Burnaby, British Columbia
Completed in 2011
Building Area: 111 m² (1,200 ft²)
The Aboriginal Gathering Place is a modest sized multi-purpose facility providing resources for First Nations Students in the context of an urban institutional complex of 1960s concrete slab buildings enclosing a series of courtyards. This facility is a renovation of a small portion of a large concrete building and a post and beam pavilion engaging an adjacent courtyard. A First Nations presence is integrated into the fabric of a larger urban complex which is discovered both on a pedestrian route through the courtyard and the ground level of the existing building.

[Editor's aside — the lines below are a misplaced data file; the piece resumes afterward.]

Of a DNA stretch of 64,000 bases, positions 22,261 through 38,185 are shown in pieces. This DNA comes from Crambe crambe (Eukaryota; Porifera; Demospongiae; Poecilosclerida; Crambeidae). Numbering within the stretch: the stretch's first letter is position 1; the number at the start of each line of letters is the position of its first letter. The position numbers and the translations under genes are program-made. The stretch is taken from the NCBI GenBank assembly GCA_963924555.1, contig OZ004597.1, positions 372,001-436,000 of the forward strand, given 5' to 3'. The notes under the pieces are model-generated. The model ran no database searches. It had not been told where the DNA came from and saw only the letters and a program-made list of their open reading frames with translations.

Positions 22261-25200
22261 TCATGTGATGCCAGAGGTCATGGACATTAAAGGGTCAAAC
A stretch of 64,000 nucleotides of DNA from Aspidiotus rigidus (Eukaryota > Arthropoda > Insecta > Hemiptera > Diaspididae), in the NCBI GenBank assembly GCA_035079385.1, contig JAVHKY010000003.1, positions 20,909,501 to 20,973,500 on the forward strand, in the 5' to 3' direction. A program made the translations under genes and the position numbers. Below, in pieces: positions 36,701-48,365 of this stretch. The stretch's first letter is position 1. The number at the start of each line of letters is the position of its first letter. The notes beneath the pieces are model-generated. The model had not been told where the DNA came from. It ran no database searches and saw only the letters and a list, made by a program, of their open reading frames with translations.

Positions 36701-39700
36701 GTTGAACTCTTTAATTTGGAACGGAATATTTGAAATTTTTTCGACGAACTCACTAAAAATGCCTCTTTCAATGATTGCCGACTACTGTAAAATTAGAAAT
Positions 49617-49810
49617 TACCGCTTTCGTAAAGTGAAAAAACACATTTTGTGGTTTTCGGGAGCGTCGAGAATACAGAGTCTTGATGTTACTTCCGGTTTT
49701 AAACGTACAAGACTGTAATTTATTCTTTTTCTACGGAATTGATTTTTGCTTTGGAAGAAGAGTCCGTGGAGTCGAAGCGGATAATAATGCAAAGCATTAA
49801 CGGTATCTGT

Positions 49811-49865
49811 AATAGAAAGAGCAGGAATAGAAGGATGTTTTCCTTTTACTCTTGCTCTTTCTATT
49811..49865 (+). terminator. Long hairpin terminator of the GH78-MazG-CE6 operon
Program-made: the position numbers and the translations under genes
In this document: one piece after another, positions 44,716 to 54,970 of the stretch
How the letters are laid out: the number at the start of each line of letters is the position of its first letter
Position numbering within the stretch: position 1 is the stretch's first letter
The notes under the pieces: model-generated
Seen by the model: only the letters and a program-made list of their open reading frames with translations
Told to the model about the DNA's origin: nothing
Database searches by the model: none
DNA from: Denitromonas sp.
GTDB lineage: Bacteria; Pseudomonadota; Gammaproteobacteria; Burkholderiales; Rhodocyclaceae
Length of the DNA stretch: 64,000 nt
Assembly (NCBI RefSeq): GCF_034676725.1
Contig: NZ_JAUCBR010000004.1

The renovation within the main building includes three offices, reception area, student lounge, and study area. This area is connected by a non combustible link to a heavy timber pavilion in the courtyard containing a multi-purpose room, washrooms and a quiet room inspired by the sweat lodge. The pavilion structure blends the architectural form of a pit house and a long house. The roof is a folded plane emerging from the ground covered in a planted roof to reduce its visual impact from the upper floors of the surrounding courtyard buildings. The Pavilion faces the courtyard and a large double glazed wall invites all students passing by to use the multi-purpose space as a place to study and exchange of ideas. The courtyard will be redesigned to provide outdoor event space and shelter cultural activities.
Client: British Columbia Institute of Technology
Alfred Waugh (Architect in charge),
Matthew Lahey, Nick Bray, Adam Jennings, Amanda Wallace
Structural Engineer: Equilibrium Consulting
Mechanical Engineer: Aerius Engineering
Landscape Architect: PWL